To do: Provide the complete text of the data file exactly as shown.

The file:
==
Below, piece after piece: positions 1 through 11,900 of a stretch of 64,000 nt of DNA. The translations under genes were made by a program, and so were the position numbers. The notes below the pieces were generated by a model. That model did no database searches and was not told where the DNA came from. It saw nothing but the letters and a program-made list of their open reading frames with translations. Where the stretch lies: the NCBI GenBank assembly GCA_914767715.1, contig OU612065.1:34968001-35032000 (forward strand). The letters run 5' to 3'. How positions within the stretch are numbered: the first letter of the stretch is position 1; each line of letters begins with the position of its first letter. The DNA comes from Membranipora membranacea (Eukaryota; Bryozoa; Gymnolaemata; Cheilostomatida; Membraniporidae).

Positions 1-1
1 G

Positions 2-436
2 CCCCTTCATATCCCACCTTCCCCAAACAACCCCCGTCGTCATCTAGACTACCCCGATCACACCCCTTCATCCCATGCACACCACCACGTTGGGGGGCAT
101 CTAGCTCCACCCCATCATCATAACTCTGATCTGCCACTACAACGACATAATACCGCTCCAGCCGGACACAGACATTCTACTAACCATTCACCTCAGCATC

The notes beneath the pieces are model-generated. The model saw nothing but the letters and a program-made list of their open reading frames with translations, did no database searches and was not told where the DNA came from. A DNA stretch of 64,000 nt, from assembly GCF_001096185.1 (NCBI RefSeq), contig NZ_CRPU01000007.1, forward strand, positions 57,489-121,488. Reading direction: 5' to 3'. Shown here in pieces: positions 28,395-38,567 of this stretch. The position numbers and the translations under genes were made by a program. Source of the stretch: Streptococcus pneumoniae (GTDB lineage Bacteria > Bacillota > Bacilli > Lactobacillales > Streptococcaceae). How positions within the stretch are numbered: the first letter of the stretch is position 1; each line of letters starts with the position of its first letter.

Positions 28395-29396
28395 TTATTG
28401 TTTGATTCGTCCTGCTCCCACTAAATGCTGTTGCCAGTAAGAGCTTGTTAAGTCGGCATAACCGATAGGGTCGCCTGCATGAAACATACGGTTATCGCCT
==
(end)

Below, piece after piece: positions 1 through 11,900 of a stretch of 64,000 nt of DNA. The translations under genes were made by a program, and so were the position numbers. The notes below the pieces were generated by a model. That model did no database searches and was not told where the DNA came from. It saw nothing but the letters and a program-made list of their open reading frames with translations. Where the stretch lies: the NCBI GenBank assembly GCA_914767715.1, contig OU612065.1:34968001-35032000 (forward strand). The letters run 5' to 3'. How positions within the stretch are numbered: the first letter of the stretch is position 1; each line of letters begins with the position of its first letter. The DNA comes from Membranipora membranacea (Eukaryota; Bryozoa; Gymnolaemata; Cheilostomatida; Membraniporidae).

Positions 1-1
1 G

Positions 2-436
2 CCCCTTCATATCCCACCTTCCCCAAACAACCCCCGTCGTCATCTAGACTACCCCGATCACACCCCTTCATCCCATGCACACCACCACGTTGGGGGGCAT
101 CTAGCTCCACCCCATCATCATAACTCTGATCTGCCACTACAACGACATAATACCGCTCCAGCCGGACACAGACATTCTACTAACCATTCACCTCAGCATC

The notes beneath the pieces are model-generated. The model saw nothing but the letters and a program-made list of their open reading frames with translations, did no database searches and was not told where the DNA came from. A DNA stretch of 64,000 nt, from assembly GCF_001096185.1 (NCBI RefSeq), contig NZ_CRPU01000007.1, forward strand, positions 57,489-121,488. Reading direction: 5' to 3'. Shown here in pieces: positions 28,395-38,567 of this stretch. The position numbers and the translations under genes were made by a program. Source of the stretch: Streptococcus pneumoniae (GTDB lineage Bacteria > Bacillota > Bacilli > Lactobacillales > Streptococcaceae). How positions within the stretch are numbered: the first letter of the stretch is position 1; each line of letters starts with the position of its first letter.

Positions 28395-29396
28395 TTATTG
28401 TTTGATTCGTCCTGCTCCCACTAAATGCTGTTGCCAGTAAGAGCTTGTTAAGTCGGCATAACCGATAGGGTCGCCTGCATGAAACATACGGTTATCGCCT